Regard for All Farmers & Workers

Family, Women, Farmworkers & Peasant Farmers

“But if anyone has the world’s goods and sees his brother in need, yet closes his heart against him, how does God’s love abide in him?” (1 John 3:17)

Agricultural production unfolds within a community, a network of social relations that often extends beyond the immediate horizon of one’s awareness. Agricultural leadership, then, must recognize the dignity and contributions of every member involved in food production and include the legitimate contributions of those who historically have been excluded. By viewing the practice of agriculture as a vocation with social and ethical dimensions, we know that the circle of concern ought to extend as broadly as possible. The agricultural leader is responsible for contributing to a vision of the food system in which the various participants are treated with dignity and justice.

In particular, the circumstances facing the family in farming are especially distressing. In many respects, we have sought an abundant harvest in exchange for a more diminished culture of life. For generations, the Church proposed the family farm as a model of agricultural stewardship and cooperation, a human community truly oriented toward the economic, social, and spiritual good of its members and those beyond it. Today’s economic realities make such a lifestyle virtually impossible for those seeking these celebrated models of family farming. It is especially difficult for current families who seek to continue that heritage. The promotion of sustainable family farms must be one of the essential benchmarks of human-centered agriculture leadership.

One-third of the world’s 7.3 billion people are smallholder farmers. They and their families produce nearly 70 percent of all food consumed worldwide on 60 percent of the planet’s arable land. However, with the expansion of industrial farming, support for smallholder, or peasant, farmers has been reduced and has pushed these more modest operations into a nearly invisible status. Even so, there are still hundreds of millions of working smallholder farms across the planet. There is little consideration, investment and research devoted to these incredible smallholder producers; agricultural leaders and policymakers need to put them at the heart of the world’s agricultural development strategy and the hope for overcoming hunger in our world.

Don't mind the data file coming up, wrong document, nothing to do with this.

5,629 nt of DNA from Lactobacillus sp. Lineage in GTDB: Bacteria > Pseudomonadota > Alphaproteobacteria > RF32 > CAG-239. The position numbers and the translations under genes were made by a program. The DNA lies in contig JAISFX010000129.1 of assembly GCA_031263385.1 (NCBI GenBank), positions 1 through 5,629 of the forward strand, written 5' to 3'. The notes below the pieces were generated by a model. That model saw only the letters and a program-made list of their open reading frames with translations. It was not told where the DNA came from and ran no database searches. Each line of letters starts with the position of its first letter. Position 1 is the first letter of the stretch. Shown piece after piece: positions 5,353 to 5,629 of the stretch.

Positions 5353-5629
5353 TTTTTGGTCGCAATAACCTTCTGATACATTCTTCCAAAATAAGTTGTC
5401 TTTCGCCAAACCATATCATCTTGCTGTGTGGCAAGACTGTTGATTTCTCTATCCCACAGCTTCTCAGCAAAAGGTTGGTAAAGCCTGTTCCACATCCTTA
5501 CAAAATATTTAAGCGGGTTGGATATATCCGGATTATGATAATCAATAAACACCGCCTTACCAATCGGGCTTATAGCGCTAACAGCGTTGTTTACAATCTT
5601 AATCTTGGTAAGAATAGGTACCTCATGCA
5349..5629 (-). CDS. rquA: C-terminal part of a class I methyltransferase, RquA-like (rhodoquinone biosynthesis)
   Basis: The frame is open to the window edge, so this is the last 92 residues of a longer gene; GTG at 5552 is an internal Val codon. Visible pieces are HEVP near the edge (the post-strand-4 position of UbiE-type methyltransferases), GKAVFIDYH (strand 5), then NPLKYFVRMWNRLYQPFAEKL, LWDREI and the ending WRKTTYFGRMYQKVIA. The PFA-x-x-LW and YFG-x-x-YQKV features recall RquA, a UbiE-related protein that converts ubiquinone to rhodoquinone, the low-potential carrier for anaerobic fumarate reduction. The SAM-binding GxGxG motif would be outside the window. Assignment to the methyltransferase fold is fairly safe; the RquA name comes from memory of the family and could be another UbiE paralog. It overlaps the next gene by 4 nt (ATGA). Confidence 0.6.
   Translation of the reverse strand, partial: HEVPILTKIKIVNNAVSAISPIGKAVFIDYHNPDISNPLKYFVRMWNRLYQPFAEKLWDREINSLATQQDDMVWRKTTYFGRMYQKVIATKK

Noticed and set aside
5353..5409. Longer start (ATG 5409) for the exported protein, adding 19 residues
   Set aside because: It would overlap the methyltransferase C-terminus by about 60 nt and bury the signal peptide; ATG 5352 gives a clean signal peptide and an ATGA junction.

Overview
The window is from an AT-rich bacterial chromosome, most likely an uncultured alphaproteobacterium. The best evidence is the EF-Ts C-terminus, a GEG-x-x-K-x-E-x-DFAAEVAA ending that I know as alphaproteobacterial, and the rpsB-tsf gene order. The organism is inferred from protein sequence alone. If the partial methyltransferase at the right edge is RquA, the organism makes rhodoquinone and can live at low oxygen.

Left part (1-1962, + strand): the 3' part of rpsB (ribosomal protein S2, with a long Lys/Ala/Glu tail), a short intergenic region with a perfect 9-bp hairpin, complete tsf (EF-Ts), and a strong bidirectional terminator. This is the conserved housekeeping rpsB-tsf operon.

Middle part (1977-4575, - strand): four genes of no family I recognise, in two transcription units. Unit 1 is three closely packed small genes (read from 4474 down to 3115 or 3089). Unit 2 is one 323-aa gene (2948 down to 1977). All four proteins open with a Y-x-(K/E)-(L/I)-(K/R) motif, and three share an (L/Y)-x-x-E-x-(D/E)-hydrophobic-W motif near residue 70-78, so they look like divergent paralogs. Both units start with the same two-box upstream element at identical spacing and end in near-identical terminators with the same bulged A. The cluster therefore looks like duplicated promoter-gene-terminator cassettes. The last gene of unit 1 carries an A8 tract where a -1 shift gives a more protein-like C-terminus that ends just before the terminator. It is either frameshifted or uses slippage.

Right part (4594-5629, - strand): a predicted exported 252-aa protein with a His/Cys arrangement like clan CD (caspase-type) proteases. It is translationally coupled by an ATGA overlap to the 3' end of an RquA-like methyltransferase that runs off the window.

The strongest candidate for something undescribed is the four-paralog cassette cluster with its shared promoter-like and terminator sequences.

Furthermore, it is too often overlooked in many places around the globe that women are the primary agricultural providers within their communities. They exercise an extraordinary leadership through their intensive efforts, giving witness to the integrity of honest labour in both the fields and the market places. Their authority is grounded in their steadfast care for their families, communities, and neighbors. They contribute in an essential way to the overall health and well being of a community, not merely in terms of providing nutrition, but by creating a context of well-being and development for all members of the locality and region. Indeed, women are at the heart of effective solutions: there can be no solutions without their involvement at all levels of food production and decision-making.

Peasant or family farmers—and here we can include farmworkers—often suffer from policies of agricultural development that favor large-scale production over and against smaller producers. The consequences of these policies often take decision-making away from local farmers and place control into the hands of banks, intermediaries and large corporations. Laudato Si warns about this as well: “Economies of scale, especially in the agricultural sector, end up forcing smallholders to sell their lands or to abandon their traditional crops. Attempts by the latter to move to other, more diversified, means of production prove fruitless because of the difficulty of linkage with regional and global markets, or because the infrastructure for sales and transport is geared to larger businesses.” (LS, 129) Agricultural leaders have a responsibility to ensure the conditions in which the family can remain a vibrant community amidst the production of foods and other agricultural products.

So we reflect: In what ways do I acknowledge that I am dependent upon the livelihoods of others, and thus my decision-making ought to include the perspectives of others, including the marginalized?


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